Highlanders trying to build a baseball power
Kyle Viers lifts his hands up to show the blisters.
It’s the result of countless reps in the batting cage and proof of the time the Gatlinburg-Pittman catcher has put in this offseason.
“I like it a lot,” Viers said. “You get better instead of not doing anything at all. You actually have a chance to compete.”
While the Highlanders’ baseball field has been reconstructed as part of the Rocky Top Sports World project, so has the entire G-P program. New coach Josh Warner arrived in the fall and has encouraged his players to work five or six days each week on their game.
Warner and assistant coach Lance Traywick, who helped build the program at Sevier County, hope that invested time will lead to big success on the field.
“It’s a situation I’ve never been involved in,” Warner said. “I’ve always been around storied programs. This shows you what type of coach that you are. You lay a foundation and let the kids know what your expectations are of them.”
That construction project began the day Warner arrived. The former Jefferson County coach said he broke down each of his player’s games to the fundamentals. The staff started with basics like catching and throwing and got the Highlanders into a conditioning program to strengthen them for the season.
“Most people don’t want to put in the work, honestly,” said third baseman Isaiah Morris. “We didn’t want to put in the work from the start. But once they got us up here, encouraging us to come up in the cages even when we didn’t want to come up here, repetition is the only way to get better.”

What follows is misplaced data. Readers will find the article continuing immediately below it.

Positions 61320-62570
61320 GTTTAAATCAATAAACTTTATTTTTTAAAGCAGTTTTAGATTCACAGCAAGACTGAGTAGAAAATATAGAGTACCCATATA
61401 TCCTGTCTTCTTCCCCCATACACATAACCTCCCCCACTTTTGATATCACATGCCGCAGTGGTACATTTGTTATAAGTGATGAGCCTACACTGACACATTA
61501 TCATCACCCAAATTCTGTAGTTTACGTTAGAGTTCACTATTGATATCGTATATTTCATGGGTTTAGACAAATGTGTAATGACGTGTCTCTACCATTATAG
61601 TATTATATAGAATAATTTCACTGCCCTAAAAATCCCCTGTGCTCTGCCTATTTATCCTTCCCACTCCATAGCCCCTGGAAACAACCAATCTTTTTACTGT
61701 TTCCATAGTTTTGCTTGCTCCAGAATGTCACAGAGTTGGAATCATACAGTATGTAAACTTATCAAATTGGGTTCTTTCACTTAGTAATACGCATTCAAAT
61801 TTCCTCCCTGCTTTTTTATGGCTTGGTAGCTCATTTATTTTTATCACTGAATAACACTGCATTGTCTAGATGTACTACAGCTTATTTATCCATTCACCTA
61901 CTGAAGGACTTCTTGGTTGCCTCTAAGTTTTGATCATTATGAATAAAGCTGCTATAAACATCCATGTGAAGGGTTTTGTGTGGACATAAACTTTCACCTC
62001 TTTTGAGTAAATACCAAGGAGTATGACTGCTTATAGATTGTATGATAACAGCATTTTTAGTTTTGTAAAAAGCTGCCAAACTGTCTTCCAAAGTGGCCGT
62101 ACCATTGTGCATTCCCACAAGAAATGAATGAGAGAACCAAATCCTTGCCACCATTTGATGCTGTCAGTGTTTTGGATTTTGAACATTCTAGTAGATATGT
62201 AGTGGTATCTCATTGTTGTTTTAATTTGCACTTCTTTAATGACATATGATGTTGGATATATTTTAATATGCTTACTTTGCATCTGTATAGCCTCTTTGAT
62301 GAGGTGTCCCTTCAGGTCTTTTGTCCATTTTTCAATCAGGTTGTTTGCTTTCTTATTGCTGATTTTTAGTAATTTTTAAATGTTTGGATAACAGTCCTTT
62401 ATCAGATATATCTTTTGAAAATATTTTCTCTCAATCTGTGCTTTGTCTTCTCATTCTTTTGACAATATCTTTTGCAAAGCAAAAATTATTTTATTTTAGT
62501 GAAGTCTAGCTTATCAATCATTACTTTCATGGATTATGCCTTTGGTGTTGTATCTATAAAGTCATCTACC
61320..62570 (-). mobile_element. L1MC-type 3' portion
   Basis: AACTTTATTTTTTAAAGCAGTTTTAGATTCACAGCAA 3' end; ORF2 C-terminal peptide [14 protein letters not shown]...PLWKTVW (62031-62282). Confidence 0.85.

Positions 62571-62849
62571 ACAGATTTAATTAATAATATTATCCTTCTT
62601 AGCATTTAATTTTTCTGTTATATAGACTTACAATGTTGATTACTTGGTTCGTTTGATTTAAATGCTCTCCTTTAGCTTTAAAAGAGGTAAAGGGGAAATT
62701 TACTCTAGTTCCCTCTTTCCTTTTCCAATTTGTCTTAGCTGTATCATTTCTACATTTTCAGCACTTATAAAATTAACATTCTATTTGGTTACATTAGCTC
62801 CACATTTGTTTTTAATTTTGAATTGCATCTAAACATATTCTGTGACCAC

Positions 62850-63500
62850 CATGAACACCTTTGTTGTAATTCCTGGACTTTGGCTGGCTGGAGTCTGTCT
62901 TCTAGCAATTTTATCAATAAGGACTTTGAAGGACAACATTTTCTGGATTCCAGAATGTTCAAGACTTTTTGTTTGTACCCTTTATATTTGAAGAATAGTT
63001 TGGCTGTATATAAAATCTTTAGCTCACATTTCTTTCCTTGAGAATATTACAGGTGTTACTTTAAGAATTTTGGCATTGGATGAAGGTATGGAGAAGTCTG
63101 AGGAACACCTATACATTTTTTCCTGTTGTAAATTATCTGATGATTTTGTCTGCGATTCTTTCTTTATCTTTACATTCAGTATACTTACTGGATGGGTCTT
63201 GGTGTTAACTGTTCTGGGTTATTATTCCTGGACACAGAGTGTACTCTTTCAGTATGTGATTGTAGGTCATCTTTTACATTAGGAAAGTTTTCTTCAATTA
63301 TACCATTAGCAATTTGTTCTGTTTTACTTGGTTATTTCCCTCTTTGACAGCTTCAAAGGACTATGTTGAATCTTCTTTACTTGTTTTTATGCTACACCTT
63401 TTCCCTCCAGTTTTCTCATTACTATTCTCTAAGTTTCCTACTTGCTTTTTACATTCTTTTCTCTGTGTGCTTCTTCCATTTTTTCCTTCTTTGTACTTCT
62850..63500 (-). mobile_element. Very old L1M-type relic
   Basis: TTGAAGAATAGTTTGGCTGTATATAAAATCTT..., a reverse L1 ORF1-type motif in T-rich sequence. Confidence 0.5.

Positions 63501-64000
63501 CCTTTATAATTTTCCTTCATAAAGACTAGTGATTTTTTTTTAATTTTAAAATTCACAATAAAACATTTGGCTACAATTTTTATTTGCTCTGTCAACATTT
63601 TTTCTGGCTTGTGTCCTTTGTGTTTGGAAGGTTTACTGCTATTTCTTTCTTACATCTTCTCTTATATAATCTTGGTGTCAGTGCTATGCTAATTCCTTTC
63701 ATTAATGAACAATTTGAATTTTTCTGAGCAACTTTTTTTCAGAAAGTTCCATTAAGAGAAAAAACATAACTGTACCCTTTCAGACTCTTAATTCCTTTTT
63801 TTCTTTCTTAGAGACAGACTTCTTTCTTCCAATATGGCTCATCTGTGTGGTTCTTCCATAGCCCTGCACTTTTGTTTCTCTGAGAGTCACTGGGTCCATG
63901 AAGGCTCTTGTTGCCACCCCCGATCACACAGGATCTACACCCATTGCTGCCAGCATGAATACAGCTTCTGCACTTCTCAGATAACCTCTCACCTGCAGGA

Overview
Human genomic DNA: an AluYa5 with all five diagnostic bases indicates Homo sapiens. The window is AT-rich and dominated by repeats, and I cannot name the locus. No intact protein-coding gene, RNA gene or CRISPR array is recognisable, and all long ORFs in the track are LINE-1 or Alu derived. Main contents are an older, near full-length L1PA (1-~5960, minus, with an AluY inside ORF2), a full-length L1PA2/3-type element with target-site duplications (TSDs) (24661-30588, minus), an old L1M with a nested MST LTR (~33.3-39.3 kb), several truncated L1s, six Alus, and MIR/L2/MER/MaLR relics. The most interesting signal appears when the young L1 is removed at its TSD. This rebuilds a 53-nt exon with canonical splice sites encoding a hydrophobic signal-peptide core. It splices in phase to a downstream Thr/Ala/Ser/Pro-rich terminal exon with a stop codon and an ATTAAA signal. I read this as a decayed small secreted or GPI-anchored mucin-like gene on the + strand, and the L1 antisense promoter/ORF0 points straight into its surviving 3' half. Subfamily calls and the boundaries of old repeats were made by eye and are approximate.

The early returns are promising. G-P went 3-1 in preseason scrimmages. Warner said pitching and defense has been strong in the preseason. Pitcher and shortstop Austin Sides has already added four to five miles per hour on the mound Warner said and will be relied on not just for his baseball ability but his leadership. Viers looks like he has plenty of potential behind the plate and Warner said Morris had a great preseason.
The focus now is getting the Highlanders to hit better. That will mean more work in the cage on those fundamentals, Warner said.
“We want to put this place on the map as far as baseball goes,” Warner said. “You have to demand perfection and be consistent, day in, day out. These are just kids. They’re eager to learn this game. It’s fun to see the progress they’ve made.”